Category Archives: 1 John

Jesus as Propitiation: A Gift for All

He is the propitiation for our sins, and not for ours only but also for the sins of the whole world.

1 John 2:2

You have never received a gift comparable to Jesus Christ. He is beyond imagination. The wealth flowing from His presence is immeasurable. The dimensions of his gift cannot be known by mortals, at least not now. The verse above is probably the most succinct description of his endowment to men.


Propitiation is not a common word in the Bible. It occurs only four times (Romans 3:25; Hebrews 2:17; 1 John 2:2; 1 John 4:10). In the broader Greek writings, it is considered a rare term when used as a noun as it is here. So, we must use the Biblical context to appreciate the use of the word by John.

Propitiation is closely associated with sin, more specifically, the removal of sin. Every New Testament verse that includes propitiation also includes the word sin. Paul links the word with Jesus’ blood and the resolution of God’s forbearance (Romans 3:25). The writer of Hebrews also connects it with sin and Jesus’ action of resolving the people’s sins.

Recalling that Hebrews is written to a Jewish community well-versed in the Law of Moses, we must see this propitiation of Jesus as linked to the sacrifice on the Day of Atonement. Consider John the Baptist’s exclamation, “Behold the Lamb of God, who takes away the sins of the world” (John 1:29). Isaiah’s prophecy is on point here, for he says, “with his wounds we are healed” (Isaiah 53:5). The prophets use of words like “stricken” (vs. 4, 8), “afflicted” (vs. 4), and “crush” (vs.10), point to the horror awaiting the Savior. We also note Isaiah’s inspired claim that all of this was done by the Lord,  “Yet it was the will of the LORD to crush him; he has put him to grief; (Isaiah 53:10). This statement parallels Acts 2:23 that Jesus was “delivered up according to the definite plan and foreknowledge of God, you crucified and killed by the hands of lawless men.”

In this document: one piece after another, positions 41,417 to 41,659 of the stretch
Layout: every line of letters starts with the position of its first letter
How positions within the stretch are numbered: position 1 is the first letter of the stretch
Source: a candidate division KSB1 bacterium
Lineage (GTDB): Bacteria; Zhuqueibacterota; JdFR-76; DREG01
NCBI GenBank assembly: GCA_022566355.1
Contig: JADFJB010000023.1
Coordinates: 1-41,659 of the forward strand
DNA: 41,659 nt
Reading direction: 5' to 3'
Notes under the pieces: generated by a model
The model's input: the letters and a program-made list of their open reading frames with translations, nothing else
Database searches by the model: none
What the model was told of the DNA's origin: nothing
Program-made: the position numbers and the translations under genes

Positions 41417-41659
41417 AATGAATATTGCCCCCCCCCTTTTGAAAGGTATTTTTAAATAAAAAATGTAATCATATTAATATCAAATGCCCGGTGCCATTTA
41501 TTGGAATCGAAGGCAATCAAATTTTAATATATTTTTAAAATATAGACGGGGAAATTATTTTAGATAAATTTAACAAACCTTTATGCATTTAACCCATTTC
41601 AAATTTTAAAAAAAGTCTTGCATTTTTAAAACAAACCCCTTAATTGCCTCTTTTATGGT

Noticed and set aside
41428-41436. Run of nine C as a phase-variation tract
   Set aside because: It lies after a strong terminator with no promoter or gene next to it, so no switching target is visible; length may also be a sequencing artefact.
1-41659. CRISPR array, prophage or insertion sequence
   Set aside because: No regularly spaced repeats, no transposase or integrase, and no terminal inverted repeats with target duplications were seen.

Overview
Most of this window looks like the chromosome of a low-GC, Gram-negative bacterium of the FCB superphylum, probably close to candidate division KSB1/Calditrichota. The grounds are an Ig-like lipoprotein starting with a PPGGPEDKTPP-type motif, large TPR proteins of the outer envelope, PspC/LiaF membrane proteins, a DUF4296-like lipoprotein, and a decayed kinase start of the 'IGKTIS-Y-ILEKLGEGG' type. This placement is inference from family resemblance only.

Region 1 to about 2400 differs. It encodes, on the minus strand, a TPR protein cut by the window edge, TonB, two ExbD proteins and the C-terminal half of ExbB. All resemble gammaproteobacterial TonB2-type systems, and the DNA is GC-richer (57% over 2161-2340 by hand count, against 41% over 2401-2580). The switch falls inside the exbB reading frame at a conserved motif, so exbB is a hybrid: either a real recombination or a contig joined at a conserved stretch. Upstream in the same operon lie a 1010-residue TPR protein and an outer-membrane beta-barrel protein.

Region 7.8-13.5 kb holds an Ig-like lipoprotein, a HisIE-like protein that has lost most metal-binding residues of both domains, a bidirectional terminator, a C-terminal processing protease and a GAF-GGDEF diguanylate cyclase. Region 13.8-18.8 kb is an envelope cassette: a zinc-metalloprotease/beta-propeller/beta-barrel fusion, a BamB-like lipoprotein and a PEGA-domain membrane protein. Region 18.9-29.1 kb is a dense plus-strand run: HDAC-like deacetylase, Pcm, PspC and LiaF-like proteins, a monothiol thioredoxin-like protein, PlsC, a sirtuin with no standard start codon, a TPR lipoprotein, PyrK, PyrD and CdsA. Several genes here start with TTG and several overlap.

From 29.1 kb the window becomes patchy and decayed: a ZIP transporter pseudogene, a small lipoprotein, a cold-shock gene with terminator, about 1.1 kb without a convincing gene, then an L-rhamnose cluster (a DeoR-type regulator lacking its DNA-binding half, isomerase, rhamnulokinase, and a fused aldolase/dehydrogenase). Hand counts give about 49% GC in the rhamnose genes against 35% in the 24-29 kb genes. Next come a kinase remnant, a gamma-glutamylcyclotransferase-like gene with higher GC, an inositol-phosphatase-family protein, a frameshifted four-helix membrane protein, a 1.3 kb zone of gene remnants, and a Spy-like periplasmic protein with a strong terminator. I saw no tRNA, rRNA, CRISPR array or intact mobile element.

We conclude that God planned the suffering of Jesus. But why? When you and I view the cross and all the attendant events, we are peering into the wrath of God against sin. Wrath, unlike propitiation, is not a rare word. It occurs over 200 times in the English Bible. We understand wrath as powerful anger directed against an enemy. Because this wrath comes from God, we may say it is a divine or righteous wrath. This is no temper tantrum, but the outpouring of appropriate and holy retribution for that which spoiled the perfect creation – sin.

Concerning the mistreatment of widows and orphans, God says, “my wrath will burn…” (Exodus 22:24). We may think such a response is harsh, but we understand that His divine wrath is directed at evildoers. But why Jesus?

Nahum offers, “Who can stand before his indignation? Who can endure the heat of his anger? His wrath is poured out like fire, and the rocks are broken into pieces by him” (Nahum 1:6). The obvious answer is that no one can stand before God’s wrath, for none are innocent (Psalm 14:1 – 3).

Following these verses, we discover that we are all lost and have only a fearful expectation of destruction from before the holiness of God. We need a shield, an absorber, to soak up the wrath of God and protect us. We need a propitiation.  We need Jesus. As a shield, Jesus stands between us and the wrath of God. Our sins are removed, and we no longer fear destruction

In some unimaginable way, the same God that destroys in his wrath finds a way to save the objects of his love by focusing his wrath upon Jesus. Thank you, Lord, for this unspeakable gift!

Jesus is the gift for all. Sadly, most will never accept the gift. We must proclaim the nature of the gift to all the world. It awaits for all men. Let us all be heralds of this wonderful gift!

Justification: The Other Side of Condemnation